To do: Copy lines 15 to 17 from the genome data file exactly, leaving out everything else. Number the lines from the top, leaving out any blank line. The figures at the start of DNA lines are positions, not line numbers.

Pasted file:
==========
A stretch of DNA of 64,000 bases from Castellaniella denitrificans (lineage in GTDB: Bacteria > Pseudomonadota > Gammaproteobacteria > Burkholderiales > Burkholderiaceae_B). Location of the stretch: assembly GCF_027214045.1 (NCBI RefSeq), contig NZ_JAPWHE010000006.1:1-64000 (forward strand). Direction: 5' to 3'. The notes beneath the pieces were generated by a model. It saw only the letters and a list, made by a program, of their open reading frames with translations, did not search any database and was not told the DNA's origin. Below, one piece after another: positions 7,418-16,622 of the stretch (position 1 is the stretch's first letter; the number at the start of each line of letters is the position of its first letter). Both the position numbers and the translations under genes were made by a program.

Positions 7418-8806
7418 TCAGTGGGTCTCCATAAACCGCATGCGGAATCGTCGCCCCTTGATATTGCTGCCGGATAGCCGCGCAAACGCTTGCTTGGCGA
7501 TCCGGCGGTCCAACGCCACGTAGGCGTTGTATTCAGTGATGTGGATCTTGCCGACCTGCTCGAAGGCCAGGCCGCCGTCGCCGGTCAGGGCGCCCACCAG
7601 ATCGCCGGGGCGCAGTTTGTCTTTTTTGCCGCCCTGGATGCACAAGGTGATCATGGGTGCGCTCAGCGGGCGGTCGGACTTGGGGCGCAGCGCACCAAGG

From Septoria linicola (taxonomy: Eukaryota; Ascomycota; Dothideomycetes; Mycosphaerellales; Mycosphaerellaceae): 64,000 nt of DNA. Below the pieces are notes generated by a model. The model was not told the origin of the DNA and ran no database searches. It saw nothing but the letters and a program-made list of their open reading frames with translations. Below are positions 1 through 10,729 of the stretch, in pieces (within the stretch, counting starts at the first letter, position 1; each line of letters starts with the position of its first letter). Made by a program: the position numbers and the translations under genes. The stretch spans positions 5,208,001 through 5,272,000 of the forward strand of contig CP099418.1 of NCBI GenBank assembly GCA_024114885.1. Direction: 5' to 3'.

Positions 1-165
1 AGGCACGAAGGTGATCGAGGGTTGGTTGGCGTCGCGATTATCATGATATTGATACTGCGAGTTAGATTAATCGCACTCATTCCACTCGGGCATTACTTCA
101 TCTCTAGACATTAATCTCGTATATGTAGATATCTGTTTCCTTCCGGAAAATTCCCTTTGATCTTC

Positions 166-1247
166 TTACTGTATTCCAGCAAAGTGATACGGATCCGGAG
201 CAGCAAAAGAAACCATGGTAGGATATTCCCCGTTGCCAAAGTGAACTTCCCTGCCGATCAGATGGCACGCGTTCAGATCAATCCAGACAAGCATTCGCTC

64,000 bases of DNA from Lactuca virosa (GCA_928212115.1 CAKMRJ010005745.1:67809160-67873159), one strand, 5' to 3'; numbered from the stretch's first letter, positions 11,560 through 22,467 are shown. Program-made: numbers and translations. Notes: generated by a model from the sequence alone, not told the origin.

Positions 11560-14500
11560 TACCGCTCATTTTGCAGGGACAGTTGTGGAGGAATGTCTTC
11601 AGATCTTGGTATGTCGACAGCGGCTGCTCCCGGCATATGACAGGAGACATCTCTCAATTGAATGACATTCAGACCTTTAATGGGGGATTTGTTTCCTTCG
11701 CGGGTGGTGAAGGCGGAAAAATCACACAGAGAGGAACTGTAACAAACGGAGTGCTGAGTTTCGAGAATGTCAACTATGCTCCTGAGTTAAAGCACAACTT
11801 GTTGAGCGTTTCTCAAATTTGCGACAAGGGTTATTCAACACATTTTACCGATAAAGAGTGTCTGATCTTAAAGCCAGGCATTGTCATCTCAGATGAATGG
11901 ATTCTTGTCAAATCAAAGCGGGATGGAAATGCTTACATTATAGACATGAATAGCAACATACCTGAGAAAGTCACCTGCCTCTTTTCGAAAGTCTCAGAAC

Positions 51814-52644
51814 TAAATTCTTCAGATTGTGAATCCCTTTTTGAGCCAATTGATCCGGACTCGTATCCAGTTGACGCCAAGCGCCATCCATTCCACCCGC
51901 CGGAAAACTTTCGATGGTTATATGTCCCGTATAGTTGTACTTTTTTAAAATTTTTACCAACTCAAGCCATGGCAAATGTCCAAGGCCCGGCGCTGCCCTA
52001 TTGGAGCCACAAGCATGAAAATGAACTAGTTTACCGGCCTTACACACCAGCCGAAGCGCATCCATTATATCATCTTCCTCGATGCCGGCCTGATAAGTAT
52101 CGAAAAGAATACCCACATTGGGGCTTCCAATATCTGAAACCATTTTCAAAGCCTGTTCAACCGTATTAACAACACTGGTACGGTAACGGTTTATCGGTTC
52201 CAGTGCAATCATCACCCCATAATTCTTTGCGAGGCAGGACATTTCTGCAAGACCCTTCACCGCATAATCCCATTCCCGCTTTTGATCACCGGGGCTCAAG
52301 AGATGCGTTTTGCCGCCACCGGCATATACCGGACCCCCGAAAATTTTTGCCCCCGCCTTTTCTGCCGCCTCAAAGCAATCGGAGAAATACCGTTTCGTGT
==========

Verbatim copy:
11560 TACCGCTCATTTTGCAGGGACAGTTGTGGAGGAATGTCTTC
11601 AGATCTTGGTATGTCGACAGCGGCTGCTCCCGGCATATGACAGGAGACATCTCTCAATTGAATGACATTCAGACCTTTAATGGGGGATTTGTTTCCTTCG
11701 CGGGTGGTGAAGGCGGAAAAATCACACAGAGAGGAACTGTAACAAACGGAGTGCTGAGTTTCGAGAATGTCAACTATGCTCCTGAGTTAAAGCACAACTT